Lifestyle Magazine

Make Your Leather Clothing Smell Good Again

By Jadato @jadatonet
Hi readers,
I am still gathering and editing a couple of my photos for upcoming blog posts so I apologize for not posting more sooner. I wanted to post something today that was tangible and something all of my readers have dealt with: leather that retains a smoke smell. I enjoy "dive bars" as much as the next person but what I don't enjoy is smelling like said bar for the next month.
My leather and pleather jackets maintain that smell and if I go to another bar it just stacks on that smell. Another place that leather/pleather seem to pick up and maintain a smell is coffee shops; I love my coffee but I don't like to smell like an espresso. I found the following article extremely informative and am excited to try it out on my jacket. At work today I had to quarantine said jacket from my work area because I was starting to feel like Joan Jett but in the like "I don't shower because I am badass." I am sure all my clothing underneath my jacket will appreciate smelling like clean laundry detergent rather than my grandpa's ashtray. Enjoy.
Make your leather clothing smell good again
Make your leather clothing smell good again

General Odors

  1. 1Place your leather out to dry outside for 24 hours, weather permitting. Hang it on a clothesline or on a hanger from an eave. Moisture from sweat or the elements can easily soak into the leather pores and lining, causing mildew, which is very difficult to remove.
    • Check the weather report before placing the leather outside. Rain can permanently damage the leather; however, 8 hours in the sun's UV rays can help to remove odor-causing bacteria.
    • If you are trying to remove a smell from a leather couch, try opening the windows and placing a rotating fan near the object to air it out.
  2. 2Brush the leather thoroughly to remove build up. Use a soft nylon brush on suede and sturdier leather. Use a soft cloth to wipe down more delicate items.
  3. 3Wipe the leather with a soft cloth dipped in professionally formulated leather cleaner. Professionally made leather cleaners can be found online, in leather stores or in some supermarkets. They are preferable to other cleaners because they do not need to be rinsed, and they can help condition the leather.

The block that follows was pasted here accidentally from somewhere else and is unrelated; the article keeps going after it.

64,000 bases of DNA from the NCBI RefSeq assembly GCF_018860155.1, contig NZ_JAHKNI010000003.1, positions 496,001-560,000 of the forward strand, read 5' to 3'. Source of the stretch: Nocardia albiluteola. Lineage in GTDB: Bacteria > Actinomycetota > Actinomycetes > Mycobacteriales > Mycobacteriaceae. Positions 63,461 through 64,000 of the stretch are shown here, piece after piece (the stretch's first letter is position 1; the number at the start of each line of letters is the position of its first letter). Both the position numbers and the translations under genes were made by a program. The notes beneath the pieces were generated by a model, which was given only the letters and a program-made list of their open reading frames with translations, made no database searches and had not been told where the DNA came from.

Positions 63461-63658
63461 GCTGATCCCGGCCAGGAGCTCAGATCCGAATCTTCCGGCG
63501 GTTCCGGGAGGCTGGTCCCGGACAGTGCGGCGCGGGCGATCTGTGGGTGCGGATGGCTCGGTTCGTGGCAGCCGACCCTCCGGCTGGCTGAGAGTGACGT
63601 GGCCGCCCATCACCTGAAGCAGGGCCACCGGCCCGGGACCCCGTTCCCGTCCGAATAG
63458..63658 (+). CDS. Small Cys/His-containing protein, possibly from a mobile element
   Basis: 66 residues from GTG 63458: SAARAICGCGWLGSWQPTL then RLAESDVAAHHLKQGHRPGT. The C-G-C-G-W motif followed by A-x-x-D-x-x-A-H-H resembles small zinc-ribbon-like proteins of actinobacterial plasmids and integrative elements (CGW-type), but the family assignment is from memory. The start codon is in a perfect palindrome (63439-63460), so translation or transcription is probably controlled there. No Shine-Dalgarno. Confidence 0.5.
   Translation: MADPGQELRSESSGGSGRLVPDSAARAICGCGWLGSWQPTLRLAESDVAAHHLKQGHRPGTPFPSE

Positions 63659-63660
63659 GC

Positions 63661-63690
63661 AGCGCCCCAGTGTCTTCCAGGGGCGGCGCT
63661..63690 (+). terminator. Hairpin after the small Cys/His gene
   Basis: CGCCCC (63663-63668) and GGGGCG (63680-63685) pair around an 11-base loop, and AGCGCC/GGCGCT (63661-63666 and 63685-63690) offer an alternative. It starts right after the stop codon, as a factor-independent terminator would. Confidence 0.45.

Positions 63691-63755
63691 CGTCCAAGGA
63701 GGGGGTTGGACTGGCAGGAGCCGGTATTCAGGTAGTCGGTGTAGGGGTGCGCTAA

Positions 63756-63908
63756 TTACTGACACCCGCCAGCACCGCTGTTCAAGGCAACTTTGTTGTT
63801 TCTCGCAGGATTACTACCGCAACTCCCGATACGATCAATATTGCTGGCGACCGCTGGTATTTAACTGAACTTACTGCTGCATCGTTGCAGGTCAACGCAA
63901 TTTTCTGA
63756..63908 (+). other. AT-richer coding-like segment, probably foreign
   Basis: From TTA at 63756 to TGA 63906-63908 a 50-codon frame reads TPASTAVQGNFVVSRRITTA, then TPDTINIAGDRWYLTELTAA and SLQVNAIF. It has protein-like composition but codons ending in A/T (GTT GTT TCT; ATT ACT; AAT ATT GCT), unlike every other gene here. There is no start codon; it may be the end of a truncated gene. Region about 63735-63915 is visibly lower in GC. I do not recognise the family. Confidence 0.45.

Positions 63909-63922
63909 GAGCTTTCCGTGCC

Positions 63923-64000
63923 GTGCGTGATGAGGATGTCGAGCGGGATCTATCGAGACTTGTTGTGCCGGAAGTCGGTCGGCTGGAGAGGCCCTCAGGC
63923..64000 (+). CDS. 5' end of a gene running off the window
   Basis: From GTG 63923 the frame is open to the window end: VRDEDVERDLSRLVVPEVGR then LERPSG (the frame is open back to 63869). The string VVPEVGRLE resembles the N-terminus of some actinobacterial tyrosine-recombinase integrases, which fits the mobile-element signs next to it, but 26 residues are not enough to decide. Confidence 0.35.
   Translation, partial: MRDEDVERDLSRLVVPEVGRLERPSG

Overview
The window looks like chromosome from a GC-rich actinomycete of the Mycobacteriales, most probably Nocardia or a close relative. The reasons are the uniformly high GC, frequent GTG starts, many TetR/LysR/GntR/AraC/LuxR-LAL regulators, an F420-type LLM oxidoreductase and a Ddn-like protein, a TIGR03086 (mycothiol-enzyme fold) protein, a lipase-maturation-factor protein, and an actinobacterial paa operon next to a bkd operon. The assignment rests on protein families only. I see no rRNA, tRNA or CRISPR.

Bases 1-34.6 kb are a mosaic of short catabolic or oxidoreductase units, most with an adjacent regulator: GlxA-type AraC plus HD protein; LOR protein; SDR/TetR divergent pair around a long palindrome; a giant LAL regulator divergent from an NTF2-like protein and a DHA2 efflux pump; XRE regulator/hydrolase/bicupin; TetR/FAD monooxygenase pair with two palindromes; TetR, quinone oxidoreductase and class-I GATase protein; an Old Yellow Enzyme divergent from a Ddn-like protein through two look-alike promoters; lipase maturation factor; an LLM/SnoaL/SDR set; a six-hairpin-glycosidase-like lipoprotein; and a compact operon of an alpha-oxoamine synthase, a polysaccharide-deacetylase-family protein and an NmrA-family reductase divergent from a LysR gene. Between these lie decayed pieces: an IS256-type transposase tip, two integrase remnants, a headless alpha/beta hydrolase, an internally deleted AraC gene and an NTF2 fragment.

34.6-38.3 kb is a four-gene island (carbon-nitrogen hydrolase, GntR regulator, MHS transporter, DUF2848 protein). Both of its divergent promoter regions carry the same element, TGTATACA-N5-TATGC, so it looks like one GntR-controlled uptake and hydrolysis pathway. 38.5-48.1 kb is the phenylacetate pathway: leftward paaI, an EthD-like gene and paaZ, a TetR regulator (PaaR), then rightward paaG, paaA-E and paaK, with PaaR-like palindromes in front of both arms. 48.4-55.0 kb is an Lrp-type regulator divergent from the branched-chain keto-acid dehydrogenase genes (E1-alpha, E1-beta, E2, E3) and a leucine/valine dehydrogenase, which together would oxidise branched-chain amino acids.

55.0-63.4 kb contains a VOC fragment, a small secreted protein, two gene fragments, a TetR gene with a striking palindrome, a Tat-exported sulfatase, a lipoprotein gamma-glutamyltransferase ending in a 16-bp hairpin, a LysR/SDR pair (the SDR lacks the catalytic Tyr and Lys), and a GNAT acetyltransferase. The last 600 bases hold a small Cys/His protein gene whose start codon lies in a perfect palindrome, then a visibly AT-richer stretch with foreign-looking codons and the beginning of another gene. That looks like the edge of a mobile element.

• Do not use saddle soap on your garment, because it needs to be rinsed. The addition of a water rinse can lead to dryness and cracking.
    • All leather cleaners are not the same. For example, suede and regular leather formulas are very different.
    • Wipe all excess leather cleaner off the surface. Follow the bottle's instructions regarding reapplication. Leather cleaner can remove smells, but should also be applied occasionally to condition and preserve leather.
  4. 4Surround the leather in a layer of newspaper, after you clean it. It can help to soak up smells and moisture from the leather. Leave it wrapped in newspaper for 2 days.
    • Storing a leather garment with newspaper can help to remove some of the smell of newly tanned leather.
  5. 5Mix a solution of 5 parts water and 1 part distilled white vinegar. Pour it into a spray bottle. Mist the surface of the leather gently, making it slightly moist, and air dry it outside.
    • Spot clean odiferous stains with a solution of 1 part vinegar to 1 part water. Dip a cloth in the solution and squeeze it to remove excess moisture. Rub the cloth in 1 direction, following the grain of the leather.
  6. 6Place smaller leather items in a cardboard box and cover the surface generously with baking soda. Make sure the garment is dry before treating it with baking soda. Leave the baking soda on the surface of the item for 5 days, then take it outside and shake off excess soda.
    • Use a soft nylon brush to remove any baking soda build up.
    • Place leather sandals in a plastic bag and pour 1/2 to 1 cup (103 to 206 g) baking soda inside. Seal the bag and leave it for 2 days.
  7. 7Condition the leather with linseed oil. Pour in a few drops of essential oil to improve the smell. Wipe the surface lightly with the oil, and remove excess oil with a clean, dry cloth.
    • Do not use linseed oil on suede, as it can damage the nap, or texture, of the fabric.
Article borrowed from: Get Bad Smells out of Leather

Back to Featured Articles on Logo Paperblog